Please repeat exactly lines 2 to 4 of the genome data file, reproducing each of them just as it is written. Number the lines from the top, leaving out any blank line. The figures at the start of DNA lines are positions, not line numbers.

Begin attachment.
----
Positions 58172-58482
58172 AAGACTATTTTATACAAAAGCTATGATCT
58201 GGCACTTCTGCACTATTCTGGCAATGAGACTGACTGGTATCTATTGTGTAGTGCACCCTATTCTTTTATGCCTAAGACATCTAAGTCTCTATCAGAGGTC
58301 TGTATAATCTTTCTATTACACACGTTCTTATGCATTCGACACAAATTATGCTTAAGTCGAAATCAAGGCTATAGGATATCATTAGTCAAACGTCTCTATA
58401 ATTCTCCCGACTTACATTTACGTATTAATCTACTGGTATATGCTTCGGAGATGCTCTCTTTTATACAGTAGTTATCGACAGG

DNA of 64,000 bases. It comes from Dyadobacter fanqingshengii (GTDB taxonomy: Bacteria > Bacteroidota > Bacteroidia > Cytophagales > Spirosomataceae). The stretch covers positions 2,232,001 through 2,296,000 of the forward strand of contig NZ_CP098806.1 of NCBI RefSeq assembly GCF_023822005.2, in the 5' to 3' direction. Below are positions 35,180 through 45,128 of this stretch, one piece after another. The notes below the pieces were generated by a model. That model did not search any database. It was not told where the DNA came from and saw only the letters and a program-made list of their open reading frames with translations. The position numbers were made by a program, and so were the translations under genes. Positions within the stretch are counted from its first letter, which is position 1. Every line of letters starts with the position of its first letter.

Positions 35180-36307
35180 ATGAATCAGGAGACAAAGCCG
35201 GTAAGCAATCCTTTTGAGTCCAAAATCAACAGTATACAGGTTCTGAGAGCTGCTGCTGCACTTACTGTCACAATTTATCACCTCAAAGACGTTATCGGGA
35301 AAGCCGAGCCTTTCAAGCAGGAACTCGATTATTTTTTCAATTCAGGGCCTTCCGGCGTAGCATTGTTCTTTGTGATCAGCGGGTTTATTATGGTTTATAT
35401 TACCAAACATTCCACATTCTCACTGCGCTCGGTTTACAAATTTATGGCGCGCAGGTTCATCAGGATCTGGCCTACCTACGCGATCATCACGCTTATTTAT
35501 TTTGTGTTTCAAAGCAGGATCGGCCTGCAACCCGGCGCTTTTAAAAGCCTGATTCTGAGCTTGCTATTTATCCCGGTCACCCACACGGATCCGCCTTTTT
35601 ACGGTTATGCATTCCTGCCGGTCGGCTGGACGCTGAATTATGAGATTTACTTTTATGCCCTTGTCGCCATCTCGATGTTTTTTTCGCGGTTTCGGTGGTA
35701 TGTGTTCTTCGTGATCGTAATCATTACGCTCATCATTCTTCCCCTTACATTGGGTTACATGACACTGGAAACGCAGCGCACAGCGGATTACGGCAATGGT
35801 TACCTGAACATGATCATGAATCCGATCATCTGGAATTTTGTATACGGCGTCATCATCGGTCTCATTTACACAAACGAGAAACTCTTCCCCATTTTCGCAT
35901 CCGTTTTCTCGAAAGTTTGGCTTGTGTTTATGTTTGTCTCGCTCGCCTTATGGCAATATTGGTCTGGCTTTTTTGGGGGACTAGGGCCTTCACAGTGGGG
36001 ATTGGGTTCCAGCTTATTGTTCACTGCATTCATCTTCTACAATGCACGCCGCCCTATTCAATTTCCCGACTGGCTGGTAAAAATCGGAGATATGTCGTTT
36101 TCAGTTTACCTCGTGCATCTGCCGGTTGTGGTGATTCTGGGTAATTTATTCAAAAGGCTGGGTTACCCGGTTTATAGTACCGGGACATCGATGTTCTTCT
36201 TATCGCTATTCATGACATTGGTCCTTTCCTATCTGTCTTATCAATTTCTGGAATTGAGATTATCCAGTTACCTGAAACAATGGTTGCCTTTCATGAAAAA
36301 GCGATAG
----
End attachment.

58172 AAGACTATTTTATACAAAAGCTATGATCT
58201 GGCACTTCTGCACTATTCTGGCAATGAGACTGACTGGTATCTATTGTGTAGTGCACCCTATTCTTTTATGCCTAAGACATCTAAGTCTCTATCAGAGGTC
58301 TGTATAATCTTTCTATTACACACGTTCTTATGCATTCGACACAAATTATGCTTAAGTCGAAATCAAGGCTATAGGATATCATTAGTCAAACGTCTCTATA